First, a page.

Why aren’t more big businesses signed up to the Living Wage?

Corporates shouldn’t think of the living wage as an expense, but rather as an investment in their business and people, says Vector’s Chief Risk Officer Kate Beddoe.

As New Zealand’s largest energy distributor, Vector puts a lot of money into electricity investments and infrastructure in Auckland. I mean, a lot: we’re talking billions of dollars to maintain, upgrade, or build necessary infrastructure to keep energy flowing in the region, as well as prepare our infrastructure for the energy future that is fast arriving.

We also work in many different areas (not just electricity, but gas and telecommunications and energy technology) and in many different regions (not just Auckland, but also throughout New Zealand, in parts of Australia, and elsewhere).

So the cynic in me thinks that if Vector wanted to find an excuse to not pay our staff the Living Wage, we could easily find one.

And yet, Vector remains one of only two NZX-listed companies (AMP is the other) to commit to paying the Living Wage. It’s a fact that still surprises me when I think of the profits and shareholder value created by big companies in New Zealand every year.

The Living Wage as a concept is easy to agree with – it’s the hourly wage a worker needs to pay for the basic necessities of life, like rent and food and power. The Living Wage rate is completely voluntary. It is $20.55 an hour for 2018 – $4.05 more than the minimum wage ($16.05) set by the government.

Vector has been paying its staff above minimum wage for several years before being recognised with the Living Wage accreditation in 2017. We employ more than 900 staff and work directly with over a thousand contractors to try and ensure support for a Living Wage across our supply chain. We aren’t perfect, but in committing to paying the Living Wage we think we’re setting a standard for fair pay and what that can look like in our sector.

Fairness and equity has long been a core part of Vector’s approach to remuneration, and as CEO Simon Mackenzie said at the time we were accredited, the focus on a fair remuneration for all was simply “the right thing to do.” As a New Zealand employer with staff throughout the country, paying a Living Wage is one way we can help address concerns at the lower income end of our workforce. It’s particularly important for our staff in Auckland, who face a higher cost of living than anywhere else.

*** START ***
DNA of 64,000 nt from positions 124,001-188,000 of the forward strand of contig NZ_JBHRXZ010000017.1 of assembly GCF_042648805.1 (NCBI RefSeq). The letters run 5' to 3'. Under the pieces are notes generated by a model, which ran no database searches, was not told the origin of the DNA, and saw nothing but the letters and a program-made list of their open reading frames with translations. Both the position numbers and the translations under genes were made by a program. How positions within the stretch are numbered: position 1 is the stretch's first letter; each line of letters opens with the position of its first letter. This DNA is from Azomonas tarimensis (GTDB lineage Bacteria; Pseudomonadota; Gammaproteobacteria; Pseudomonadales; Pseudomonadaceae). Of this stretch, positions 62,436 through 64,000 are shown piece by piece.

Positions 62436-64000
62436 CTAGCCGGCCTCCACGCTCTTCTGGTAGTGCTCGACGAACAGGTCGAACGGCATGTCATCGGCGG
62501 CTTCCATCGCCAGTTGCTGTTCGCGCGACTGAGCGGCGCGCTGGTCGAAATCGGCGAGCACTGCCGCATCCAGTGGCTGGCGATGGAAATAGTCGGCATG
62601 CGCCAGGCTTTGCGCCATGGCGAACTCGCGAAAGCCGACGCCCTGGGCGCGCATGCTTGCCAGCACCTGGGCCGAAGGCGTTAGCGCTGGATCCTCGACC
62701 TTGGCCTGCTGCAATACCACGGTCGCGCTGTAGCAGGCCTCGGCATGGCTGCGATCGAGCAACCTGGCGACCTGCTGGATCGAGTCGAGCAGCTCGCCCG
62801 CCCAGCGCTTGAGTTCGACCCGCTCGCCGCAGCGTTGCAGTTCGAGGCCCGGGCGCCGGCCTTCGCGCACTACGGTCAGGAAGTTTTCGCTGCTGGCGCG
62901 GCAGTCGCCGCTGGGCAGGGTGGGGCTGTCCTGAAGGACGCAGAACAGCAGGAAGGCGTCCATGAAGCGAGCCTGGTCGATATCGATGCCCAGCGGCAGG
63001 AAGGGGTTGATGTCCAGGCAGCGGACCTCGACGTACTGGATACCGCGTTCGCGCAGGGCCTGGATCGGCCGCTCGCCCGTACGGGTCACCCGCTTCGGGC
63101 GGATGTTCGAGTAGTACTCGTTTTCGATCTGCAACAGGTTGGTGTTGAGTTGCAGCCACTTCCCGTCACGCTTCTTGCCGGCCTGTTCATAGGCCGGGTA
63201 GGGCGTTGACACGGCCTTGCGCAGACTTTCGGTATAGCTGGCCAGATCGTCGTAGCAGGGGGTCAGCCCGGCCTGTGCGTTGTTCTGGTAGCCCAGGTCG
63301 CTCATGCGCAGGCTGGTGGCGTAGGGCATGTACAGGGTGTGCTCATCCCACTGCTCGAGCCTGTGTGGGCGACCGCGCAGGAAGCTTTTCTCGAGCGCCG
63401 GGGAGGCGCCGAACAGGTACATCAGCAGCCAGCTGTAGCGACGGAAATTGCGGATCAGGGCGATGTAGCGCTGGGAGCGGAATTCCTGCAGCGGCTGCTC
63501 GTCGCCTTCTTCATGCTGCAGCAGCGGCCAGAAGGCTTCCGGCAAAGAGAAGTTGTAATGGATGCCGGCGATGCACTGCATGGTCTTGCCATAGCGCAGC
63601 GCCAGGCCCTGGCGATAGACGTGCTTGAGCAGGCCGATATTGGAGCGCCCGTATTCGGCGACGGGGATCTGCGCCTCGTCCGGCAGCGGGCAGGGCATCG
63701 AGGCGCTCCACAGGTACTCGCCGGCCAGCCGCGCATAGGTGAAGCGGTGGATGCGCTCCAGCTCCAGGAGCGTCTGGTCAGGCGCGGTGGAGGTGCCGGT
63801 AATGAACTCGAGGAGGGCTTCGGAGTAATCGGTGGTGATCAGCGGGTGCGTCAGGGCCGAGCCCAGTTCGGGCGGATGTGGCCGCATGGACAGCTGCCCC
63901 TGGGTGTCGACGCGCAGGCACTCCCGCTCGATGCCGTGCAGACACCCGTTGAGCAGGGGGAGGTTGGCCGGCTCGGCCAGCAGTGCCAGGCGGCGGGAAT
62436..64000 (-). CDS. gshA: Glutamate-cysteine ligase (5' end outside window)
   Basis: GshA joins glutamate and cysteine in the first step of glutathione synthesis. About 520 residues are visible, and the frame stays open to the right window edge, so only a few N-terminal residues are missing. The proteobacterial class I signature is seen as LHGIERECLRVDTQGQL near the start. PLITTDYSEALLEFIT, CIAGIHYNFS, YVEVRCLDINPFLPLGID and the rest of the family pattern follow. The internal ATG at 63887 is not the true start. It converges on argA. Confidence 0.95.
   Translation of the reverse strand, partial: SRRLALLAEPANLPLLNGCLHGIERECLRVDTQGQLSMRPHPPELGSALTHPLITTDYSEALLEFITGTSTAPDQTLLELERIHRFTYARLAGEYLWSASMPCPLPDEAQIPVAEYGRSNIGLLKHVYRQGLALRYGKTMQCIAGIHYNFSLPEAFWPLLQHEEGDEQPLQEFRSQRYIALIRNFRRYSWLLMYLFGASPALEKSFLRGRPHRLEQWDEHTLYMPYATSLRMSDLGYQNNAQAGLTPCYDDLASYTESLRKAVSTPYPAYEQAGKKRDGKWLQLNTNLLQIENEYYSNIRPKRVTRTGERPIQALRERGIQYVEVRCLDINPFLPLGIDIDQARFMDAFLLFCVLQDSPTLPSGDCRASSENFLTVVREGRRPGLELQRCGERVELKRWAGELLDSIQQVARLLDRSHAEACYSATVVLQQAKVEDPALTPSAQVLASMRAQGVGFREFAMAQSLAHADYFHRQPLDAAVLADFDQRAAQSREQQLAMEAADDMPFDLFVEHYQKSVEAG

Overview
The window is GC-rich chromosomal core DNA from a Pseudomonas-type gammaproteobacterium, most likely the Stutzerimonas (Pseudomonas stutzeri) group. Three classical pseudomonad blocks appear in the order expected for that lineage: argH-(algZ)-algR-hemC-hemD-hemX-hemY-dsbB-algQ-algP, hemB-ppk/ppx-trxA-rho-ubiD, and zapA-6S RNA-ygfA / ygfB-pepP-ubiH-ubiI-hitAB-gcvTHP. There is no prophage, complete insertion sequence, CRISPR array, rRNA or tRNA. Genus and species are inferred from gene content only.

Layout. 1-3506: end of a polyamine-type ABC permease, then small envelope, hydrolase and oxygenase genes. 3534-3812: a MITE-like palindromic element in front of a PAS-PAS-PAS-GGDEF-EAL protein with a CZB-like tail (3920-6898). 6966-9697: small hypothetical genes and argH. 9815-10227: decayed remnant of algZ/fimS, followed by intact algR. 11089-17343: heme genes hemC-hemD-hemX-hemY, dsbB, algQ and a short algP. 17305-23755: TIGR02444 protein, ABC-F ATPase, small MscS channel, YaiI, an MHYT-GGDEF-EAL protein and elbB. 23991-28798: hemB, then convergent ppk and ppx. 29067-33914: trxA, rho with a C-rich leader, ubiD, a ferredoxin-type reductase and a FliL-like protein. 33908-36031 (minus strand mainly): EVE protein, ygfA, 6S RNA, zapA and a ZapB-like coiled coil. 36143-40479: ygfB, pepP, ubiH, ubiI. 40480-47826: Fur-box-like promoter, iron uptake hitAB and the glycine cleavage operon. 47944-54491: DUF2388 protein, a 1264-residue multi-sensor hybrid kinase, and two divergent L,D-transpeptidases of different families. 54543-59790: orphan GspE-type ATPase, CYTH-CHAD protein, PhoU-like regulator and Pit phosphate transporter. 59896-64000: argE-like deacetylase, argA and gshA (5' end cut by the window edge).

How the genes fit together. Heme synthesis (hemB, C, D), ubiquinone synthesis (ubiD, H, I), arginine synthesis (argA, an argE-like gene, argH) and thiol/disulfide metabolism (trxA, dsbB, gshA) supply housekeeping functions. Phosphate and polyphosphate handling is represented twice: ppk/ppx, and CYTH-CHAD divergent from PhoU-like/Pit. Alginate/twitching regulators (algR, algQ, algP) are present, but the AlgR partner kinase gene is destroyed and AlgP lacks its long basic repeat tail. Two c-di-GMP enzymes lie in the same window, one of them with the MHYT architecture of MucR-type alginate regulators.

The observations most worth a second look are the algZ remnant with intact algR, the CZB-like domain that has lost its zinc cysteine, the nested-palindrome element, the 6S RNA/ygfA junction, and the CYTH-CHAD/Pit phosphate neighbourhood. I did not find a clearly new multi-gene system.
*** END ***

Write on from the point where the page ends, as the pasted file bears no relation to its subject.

And yet it still remains that the biggest show of support for the Living Wage has come from small businesses and employers. Vector’s quote at the time of becoming accredited made reference to an “adequate standard of living” and people being able to “fully participate in society” as reasons to pay a Living Wage. But no matter the corporate language, Vector’s reasons to do it are the same as any small business. People shouldn’t work 40 hours a week and have to worry about making their rent payments.

On top of that, larger companies like Vector have an obligation to do the right thing and demonstrate social responsibility by taking on wider environmental and social objectives beyond their goal of making a profit. That’s an expected part of our licence to grow, and a way in which we strengthen the trust between ourselves and our community owners.

But if the morality of the commitment isn’t a drawcard for big businesses, let’s talk business investment instead. Not in new equipment or anything else, but in any corporate’s greatest asset: their staff.

What a business puts into its staff will be returned in a more energised and loyal workforce. Productivity gains, reduced absenteeism, and lower turnover costs are just some of the benefits found when committed workers know they are rightly valued. By agreeing to pay the Living Wage, you are telling your workers (and those considering working for you) that you care not only about them, but about their families too.

I often think about that Peter Baeklund quote about looking after your staff: “CFO asks CEO: “What happens if we invest in developing our people and then they leave us?” CEO: “What happens if we don’t and they stay?”

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You also make a statement to other companies – those you work with and those you compete against – that taking care of your greatest business asset over and above your minimum obligations, be it through the Living Wage or other means, leads to better long-term outcomes.

While every business must consider their costs and the ways in which to remain profitable, they should also be considering this: a happy worker is a more productive worker, and a productive company is a stronger one. I’d say that’s a worthwhile investment.

This content was created in paid partnership with Vector. Learn more about our partnerships here


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